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Multilevel resistance programming in conductive bridge resistive memory

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This work focuses on the existence of multiple resistance states in a type of emerging non-volatile resistive memory device known commonly as Programmable Metallization Cell (PMC) or Conductive Bridge Random

This work focuses on the existence of multiple resistance states in a type of emerging non-volatile resistive memory device known commonly as Programmable Metallization Cell (PMC) or Conductive Bridge Random Access Memory (CBRAM), which can be important for applications such as multi-bit memory as well as non-volatile logic and neuromorphic computing. First, experimental data from small signal, quasi-static and pulsed mode electrical characterization of such devices are presented which clearly demonstrate the inherent multi-level resistance programmability property in CBRAM devices. A physics based analytical CBRAM compact model is then presented which simulates the ion-transport dynamics and filamentary growth mechanism that causes resistance change in such devices. Simulation results from the model are fitted to experimental dynamic resistance switching characteristics. The model designed using Verilog-a language is computation-efficient and can be integrated with industry standard circuit simulation tools for design and analysis of hybrid circuits involving both CMOS and CBRAM devices. Three main circuit applications for CBRAM devices are explored in this work. Firstly, the susceptibility of CBRAM memory arrays to single event induced upsets is analyzed via compact model simulation and experimental heavy ion testing data that show possibility of both high resistance to low resistance and low resistance to high resistance transitions due to ion strikes. Next, a non-volatile sense amplifier based flip-flop architecture is proposed which can help make leakage power consumption negligible by allowing complete shutdown of power supply while retaining its output data in CBRAM devices. Reliability and energy consumption of the flip-flop circuit for different CBRAM low resistance levels and supply voltage values are analyzed and compared to CMOS designs. Possible extension of this architecture for threshold logic function computation using the CBRAM devices as re-configurable resistive weights is also discussed. Lastly, Spike timing dependent plasticity (STDP) based gradual resistance change behavior in CBRAM device fabricated in back-end-of-line on a CMOS die containing integrate and fire CMOS neuron circuits is demonstrated for the first time which indicates the feasibility of using CBRAM devices as electronic synapses in spiking neural network hardware implementations for non-Boolean neuromorphic computing.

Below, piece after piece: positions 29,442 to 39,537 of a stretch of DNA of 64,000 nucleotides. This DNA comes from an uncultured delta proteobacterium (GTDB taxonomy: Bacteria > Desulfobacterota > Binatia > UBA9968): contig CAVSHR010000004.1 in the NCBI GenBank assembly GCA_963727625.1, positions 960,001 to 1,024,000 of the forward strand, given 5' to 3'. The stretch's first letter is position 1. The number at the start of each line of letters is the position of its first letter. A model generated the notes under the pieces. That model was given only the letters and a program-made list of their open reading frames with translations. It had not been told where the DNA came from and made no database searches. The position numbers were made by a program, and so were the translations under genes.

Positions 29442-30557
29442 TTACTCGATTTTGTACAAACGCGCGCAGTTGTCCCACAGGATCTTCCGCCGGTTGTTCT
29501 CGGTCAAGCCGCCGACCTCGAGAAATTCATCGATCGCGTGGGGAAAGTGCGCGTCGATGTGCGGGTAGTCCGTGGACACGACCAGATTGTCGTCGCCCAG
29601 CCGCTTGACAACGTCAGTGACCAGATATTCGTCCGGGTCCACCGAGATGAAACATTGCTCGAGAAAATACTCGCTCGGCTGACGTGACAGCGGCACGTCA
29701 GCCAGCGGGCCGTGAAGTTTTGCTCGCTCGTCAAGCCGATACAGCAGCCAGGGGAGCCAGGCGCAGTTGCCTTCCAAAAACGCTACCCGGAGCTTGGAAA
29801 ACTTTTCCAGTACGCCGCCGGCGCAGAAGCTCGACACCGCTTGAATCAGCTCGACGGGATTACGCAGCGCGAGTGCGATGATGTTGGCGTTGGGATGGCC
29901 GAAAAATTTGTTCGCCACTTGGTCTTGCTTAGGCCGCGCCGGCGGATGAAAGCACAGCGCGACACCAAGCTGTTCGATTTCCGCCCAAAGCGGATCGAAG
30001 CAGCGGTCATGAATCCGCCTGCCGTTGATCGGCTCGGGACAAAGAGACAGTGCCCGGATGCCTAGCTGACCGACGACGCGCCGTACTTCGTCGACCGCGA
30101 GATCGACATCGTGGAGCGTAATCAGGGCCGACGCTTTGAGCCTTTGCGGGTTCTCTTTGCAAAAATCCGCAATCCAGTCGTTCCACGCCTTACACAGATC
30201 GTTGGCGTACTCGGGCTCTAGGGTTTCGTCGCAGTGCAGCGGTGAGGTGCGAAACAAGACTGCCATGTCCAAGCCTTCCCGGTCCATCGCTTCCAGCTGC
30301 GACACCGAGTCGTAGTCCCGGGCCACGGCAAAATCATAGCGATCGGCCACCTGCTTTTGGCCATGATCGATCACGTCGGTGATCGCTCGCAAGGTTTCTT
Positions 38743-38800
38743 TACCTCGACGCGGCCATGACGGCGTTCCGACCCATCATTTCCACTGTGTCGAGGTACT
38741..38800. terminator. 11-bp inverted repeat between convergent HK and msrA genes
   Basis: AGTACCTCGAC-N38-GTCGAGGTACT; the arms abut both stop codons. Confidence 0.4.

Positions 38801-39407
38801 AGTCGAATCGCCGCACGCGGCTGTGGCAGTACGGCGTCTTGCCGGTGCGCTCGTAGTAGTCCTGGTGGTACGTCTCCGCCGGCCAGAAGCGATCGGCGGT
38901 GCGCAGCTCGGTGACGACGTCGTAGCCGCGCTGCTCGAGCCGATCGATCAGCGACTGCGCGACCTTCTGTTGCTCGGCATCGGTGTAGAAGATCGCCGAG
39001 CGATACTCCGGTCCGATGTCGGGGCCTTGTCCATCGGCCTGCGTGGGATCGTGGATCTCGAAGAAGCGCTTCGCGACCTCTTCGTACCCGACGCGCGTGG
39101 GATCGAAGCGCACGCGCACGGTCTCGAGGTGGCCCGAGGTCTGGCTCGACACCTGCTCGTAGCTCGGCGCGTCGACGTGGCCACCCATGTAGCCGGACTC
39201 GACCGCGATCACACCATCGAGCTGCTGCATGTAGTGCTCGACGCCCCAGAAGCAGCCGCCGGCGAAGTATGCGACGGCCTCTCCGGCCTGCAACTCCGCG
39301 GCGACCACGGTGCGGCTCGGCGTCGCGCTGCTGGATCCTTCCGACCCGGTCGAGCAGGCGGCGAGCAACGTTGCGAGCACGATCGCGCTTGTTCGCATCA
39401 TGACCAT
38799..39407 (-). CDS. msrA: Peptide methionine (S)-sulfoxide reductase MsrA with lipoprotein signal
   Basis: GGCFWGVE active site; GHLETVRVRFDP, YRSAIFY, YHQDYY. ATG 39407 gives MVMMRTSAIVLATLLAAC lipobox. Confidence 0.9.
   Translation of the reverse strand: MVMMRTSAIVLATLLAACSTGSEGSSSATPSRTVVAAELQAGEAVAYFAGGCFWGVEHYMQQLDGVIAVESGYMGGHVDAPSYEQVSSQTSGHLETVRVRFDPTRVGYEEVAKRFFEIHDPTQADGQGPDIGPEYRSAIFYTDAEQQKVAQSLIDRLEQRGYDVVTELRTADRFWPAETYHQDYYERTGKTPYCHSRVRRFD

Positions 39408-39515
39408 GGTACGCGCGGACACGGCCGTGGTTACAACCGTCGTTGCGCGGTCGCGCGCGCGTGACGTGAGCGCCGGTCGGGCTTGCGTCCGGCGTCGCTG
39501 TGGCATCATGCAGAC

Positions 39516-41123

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Date Created
  • 2015

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On-chip learning and inference acceleration of sparse representations

Description

The past decade has seen a tremendous surge in running machine learning (ML) functions on mobile devices, from mere novelty applications to now indispensable features for the next generation of

The past decade has seen a tremendous surge in running machine learning (ML) functions on mobile devices, from mere novelty applications to now indispensable features for the next generation of devices.

While the mobile platform capabilities range widely, long battery life and reliability are common design concerns that are crucial to remain competitive.

Consequently, state-of-the-art mobile platforms have become highly heterogeneous by combining a powerful CPUs with GPUs to accelerate the computation of deep neural networks (DNNs), which are the most common structures to perform ML operations.

But traditional von Neumann architectures are not optimized for the high memory bandwidth and massively parallel computation demands required by DNNs.

Hence, propelling research into non-von Neumann architectures to support the demands of DNNs.

The re-imagining of computer architectures to perform efficient DNN computations requires focusing on the prohibitive demands presented by DNNs and alleviating them. The two central challenges for efficient computation are (1) large memory storage and movement due to weights of the DNN and (2) massively parallel multiplications to compute the DNN output.

Introducing sparsity into the DNNs, where certain percentage of either the weights or the outputs of the DNN are zero, greatly helps with both challenges. This along with algorithm-hardware co-design to compress the DNNs is demonstrated to provide efficient solutions to greatly reduce the power consumption of hardware that compute DNNs. Additionally, exploring emerging technologies such as non-volatile memories and 3-D stacking of silicon in conjunction with algorithm-hardware co-design architectures will pave the way for the next generation of mobile devices.

Towards the objectives stated above, our specific contributions include (a) an architecture based on resistive crosspoint array that can update all values stored and compute matrix vector multiplication in parallel within a single cycle, (b) a framework of training DNNs with a block-wise sparsity to drastically reduce memory storage and total number of computations required to compute the output of DNNs, (c) the exploration of hardware implementations of sparse DNNs and architectural guidelines to reduce power consumption for the implementations in monolithic 3D integrated circuits, and (d) a prototype chip in 65nm CMOS accelerator for long-short term memory networks trained with the proposed block-wise sparsity scheme.

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Date Created
  • 2019